Can
anyone tell me why it is so slow, or how to fix the problem?

To address this I am thinking of just creating a queue table to write the
emails to, then using a .net console app running via sql agent scheduled
job
to periodically send the emails in batch mode. However, I worry that this
may also be slow?

Does anyone have a better architecture for this solution? If so give me
some ideas. Thanks!

Dec 28 '06 #2

P: n/a
"tparks69" <tp******@discussions.microsoft.comwrote in message
news:5C**********************************@microsof t.com...
Can anyone tell me why it is so slow, or how to fix the problem?
May be irrelevant, but have you seen this:
http://msdn2.microsoft.com/en-us/library/x5x13z6h.aspx
?

It's new in v2.
Dec 28 '06 #3

P: n/a
one further note: if you are sending a large amount of e-mails, you may want
to consider using the pickup directory. The SMTP service is already running
async. This allows the system to write your outbound mail as a file to a
directory where the service will pick it up. It's a lot more scalable for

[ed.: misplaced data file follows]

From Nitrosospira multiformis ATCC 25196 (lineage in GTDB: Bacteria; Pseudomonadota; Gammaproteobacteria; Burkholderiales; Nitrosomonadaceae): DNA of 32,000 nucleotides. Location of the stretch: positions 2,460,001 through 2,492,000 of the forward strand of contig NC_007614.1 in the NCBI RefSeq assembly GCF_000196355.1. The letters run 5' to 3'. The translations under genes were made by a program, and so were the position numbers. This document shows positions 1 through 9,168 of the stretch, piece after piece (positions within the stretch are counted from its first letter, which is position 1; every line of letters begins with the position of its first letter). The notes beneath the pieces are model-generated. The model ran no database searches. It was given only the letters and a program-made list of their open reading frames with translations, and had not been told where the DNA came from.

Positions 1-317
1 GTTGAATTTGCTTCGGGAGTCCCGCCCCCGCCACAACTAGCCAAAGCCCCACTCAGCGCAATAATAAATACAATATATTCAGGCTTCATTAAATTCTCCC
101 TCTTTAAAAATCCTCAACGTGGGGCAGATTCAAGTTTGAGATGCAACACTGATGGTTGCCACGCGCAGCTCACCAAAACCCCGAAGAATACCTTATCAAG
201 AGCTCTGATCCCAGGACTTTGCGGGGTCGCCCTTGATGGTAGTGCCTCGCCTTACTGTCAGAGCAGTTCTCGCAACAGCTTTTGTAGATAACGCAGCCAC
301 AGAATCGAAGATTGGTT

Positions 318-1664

web apps. See:
http://msdn2.microsoft.com/en-us/lib...erymethod.aspx
--
--- Nick Malik [Microsoft]
MCSD, CFPS, Certified Scrummaster
http://blogs.msdn.com/nickmalik

Disclaimer: Opinions expressed in this forum are my own, and not
representative of my employer.
I do not answer questions on behalf of my employer. I'm just a
programmer helping programmers.
--
"Nick Malik [Microsoft]" <ni*******@hotmail.nospam.comwrote in message
news:5P******************************@comcast.com. ..
This may have more to do with your e-mail server, or the security model
used by your server, than with the .Net framework. The SMTP protocol is
fairly simple and assuming you aren't sending anything that requires
translation on the sending side (from HTML to text, for example), then the
sending process itself is pretty quick.

If it is a security model issue, then you should be paying that price only
once for each attempt to send. For example, if it takes 20 seconds to log
in, and 1 second to send an e-mail, then your code should take 21 seconds
to send one email, and 30 seconds to send 10 emails. Make sure that this
is the case by testing your sending mechanism.

Regardless, you shouldn't be holding up the web page to send 1000 emails.
Note that there is an open source SMTP server on CodeProject (I don't know
much about it, though). I'm sure that it is not the only one. Perhaps
that may be a better option than writing an expensive component.

--
--- Nick Malik [Microsoft]